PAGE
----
Tesla (NASDAQ:TSLA) CEO Elon Musk made a big claim at the company's Autonomy Day in April, telling investors to expect a million self-driving taxis on the road sometime next year. That's really ambitious, even by Musk's standards.
Tesla was supposed to put a fully self-driving vehicle on the road by 2017. It missed that deadline, and don't be surprised to see it missing the next one as well -- Musk's plan to put so many robotaxis on the roads in the space of just eighteen months will hit regulatory hurdles, along with competition from Alphabet (NASDAQ:GOOG) (NASDAQ:GOOGL) subsidiary Waymo's slow but steady steps to expand its own ridesharing business.
Waymo makes actual progress while the Tesla news circus continues
Alphabet's self-driving division Waymo has been a leader in the autonomous driving space. Its cars have racked up millions of miles on public roads, leaving the others way behind.
So it was logical for Waymo to commercially launch its self-driving service in the Phoenix metro area late last year. However, the commercial launch of the Waymo One self-driving taxi service came with certain limitations, such as a requirement that a test driver be present and that operational ability be limited to a fixed radius.
Despite having a massive technological lead over rivals, Waymo decided to play it safe in the beginning. So Musk's belief that Teslas will soon start driving themselves all on their own by next year -- helping owners make as much as $30,000 a year by renting out their vehicles -- seems far-fetched.
The National Highway Traffic Safety Administration (NHTSA) says that fully automated safety features can be expected in cars only after 2025. This seems logical, as autonomous cars will have to undergo extensive testing before they are deemed fit to drive autonomously -- after all, there will be lives at stake when cars start driving on their own.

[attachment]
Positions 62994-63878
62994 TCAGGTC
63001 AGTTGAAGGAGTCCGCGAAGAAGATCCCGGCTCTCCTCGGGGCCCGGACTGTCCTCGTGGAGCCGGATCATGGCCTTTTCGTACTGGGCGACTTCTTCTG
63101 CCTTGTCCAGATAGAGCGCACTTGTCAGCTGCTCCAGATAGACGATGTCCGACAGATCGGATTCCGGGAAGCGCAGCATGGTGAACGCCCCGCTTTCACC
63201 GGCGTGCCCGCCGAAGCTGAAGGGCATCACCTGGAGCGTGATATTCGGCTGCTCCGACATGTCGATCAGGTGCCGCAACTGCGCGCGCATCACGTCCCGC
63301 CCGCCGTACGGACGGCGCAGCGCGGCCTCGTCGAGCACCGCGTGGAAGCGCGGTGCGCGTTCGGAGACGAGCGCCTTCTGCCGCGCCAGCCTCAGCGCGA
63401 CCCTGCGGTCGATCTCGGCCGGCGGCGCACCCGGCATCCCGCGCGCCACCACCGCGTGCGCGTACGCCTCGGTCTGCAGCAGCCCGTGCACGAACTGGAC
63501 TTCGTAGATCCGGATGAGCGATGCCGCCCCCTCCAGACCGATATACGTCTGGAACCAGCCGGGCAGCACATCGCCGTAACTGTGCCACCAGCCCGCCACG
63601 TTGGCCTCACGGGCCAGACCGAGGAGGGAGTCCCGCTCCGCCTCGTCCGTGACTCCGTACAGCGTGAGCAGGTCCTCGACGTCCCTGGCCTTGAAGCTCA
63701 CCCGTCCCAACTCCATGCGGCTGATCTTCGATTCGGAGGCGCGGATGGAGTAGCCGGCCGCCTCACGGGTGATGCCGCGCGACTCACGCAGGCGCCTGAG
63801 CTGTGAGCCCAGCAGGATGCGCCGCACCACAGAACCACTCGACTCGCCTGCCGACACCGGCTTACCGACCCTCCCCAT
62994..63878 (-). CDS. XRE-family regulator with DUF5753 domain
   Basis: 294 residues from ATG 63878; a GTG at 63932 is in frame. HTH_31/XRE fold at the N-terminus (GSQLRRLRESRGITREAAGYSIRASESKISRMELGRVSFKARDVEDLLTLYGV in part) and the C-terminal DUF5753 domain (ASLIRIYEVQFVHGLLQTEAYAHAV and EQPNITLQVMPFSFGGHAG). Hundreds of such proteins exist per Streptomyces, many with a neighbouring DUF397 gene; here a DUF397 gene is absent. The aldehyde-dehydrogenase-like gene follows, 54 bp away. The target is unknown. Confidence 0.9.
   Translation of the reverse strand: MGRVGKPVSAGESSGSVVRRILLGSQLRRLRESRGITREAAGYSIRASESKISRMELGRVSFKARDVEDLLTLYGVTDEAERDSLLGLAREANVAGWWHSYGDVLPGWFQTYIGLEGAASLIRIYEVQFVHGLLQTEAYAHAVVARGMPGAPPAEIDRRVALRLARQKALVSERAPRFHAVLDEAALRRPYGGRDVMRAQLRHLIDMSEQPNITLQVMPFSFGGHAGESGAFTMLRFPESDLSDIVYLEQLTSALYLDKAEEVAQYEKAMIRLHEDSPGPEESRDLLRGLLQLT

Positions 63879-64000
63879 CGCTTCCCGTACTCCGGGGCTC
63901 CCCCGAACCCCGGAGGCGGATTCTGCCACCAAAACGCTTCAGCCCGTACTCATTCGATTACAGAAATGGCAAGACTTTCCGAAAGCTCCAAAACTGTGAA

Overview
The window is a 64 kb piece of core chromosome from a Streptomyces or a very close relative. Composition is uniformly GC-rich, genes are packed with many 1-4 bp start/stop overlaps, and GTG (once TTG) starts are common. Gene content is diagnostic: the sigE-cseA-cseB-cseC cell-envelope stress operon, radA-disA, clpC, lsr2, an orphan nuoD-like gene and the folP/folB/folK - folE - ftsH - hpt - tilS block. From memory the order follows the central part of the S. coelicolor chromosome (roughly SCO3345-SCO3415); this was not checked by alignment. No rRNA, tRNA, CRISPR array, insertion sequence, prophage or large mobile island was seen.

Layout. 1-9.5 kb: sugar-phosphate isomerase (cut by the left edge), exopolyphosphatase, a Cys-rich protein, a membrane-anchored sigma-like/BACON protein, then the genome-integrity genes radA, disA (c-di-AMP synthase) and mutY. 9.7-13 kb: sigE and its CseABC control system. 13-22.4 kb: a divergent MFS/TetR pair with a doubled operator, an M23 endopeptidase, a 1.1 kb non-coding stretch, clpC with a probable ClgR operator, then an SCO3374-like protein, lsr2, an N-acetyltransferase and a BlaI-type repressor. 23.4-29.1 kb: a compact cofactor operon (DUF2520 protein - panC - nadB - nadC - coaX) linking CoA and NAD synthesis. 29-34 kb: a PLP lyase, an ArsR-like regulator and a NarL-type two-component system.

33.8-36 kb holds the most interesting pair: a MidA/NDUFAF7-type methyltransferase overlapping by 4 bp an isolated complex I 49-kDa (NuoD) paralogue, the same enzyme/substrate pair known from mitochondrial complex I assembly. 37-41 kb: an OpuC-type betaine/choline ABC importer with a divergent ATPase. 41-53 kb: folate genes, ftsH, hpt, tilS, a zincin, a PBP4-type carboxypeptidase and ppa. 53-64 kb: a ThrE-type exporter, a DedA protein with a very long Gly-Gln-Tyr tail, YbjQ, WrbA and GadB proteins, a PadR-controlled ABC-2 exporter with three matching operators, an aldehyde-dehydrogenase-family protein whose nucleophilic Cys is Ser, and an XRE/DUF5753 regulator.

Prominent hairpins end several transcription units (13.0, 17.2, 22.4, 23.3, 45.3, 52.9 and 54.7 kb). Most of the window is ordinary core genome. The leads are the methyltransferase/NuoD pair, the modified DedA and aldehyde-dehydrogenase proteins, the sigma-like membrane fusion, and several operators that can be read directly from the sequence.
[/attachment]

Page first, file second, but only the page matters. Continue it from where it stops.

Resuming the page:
But Tesla hasn't tested its self-driving vehicles extensively just yet like Waymo has done. And Tesla cars don't have an impeccable safety record either: The cars have been involved in fatal crashes, even with the autopilot system engaged.
This is why expecting Tesla to get a green light from regulators to get a million robotaxis on the road by next year is likely nothing more than a pipe dream. But we can't say the same for Waymo -- the Alphabet subsidiary now seems to be on track to expand its robotaxi business thanks to its latest partnership.
Alphabet takes another step toward monetizing its autonomous tech
Waymo has expanded its self-driving taxi program in Phoenix by tying up with Lyft. The ridesharing company's customers can call for a Waymo self-driving car using Lyft's app, though there will be safety drivers behind the wheels of those cars.
The service is limited for now, as only 10 Waymo vehicles are available for Lyft customers in selected towns around the Phoenix area. But despite its limited scope, this is a big step forward because it shows us the future of the self-driving industry.
One of the biggest challenges that the likes of Lyft and Uber face is keeping their drivers happy. Uber recently cut driver compensation by 25%, and has reportedly been blocking drivers' accounts. Given that Uber reportedly loses an average of 58 cents on each ride, it is probably being forced to take steps to cut costs.
Reducing drivers' pay is one way these ridesharing companies can achieve that. But such a move is bound to run into opposition, as the recent driver strike shows.
This is where Waymo comes into play with its self-driving taxis. It can tie up with more ridesharing companies, supplying them with autonomous vehicles that could drive on their own and take the human element out of the equation.
Not surprisingly, Waymo is now looking to set up a factory in Detroit to make self-driving cars, which could be considered a precursor to a wider launch of its robotaxi service.
Tesla, on the other hand, has a much simpler plan -- sending a software update to its cars to equip them with self-driving capabilities. Musk believes he can leapfrog the others in autonomous driving tech with such a move. But don't be surprised if Waymo, with its slow and steady approach, takes the cake by tying up with the very companies that Musk plans to compete against.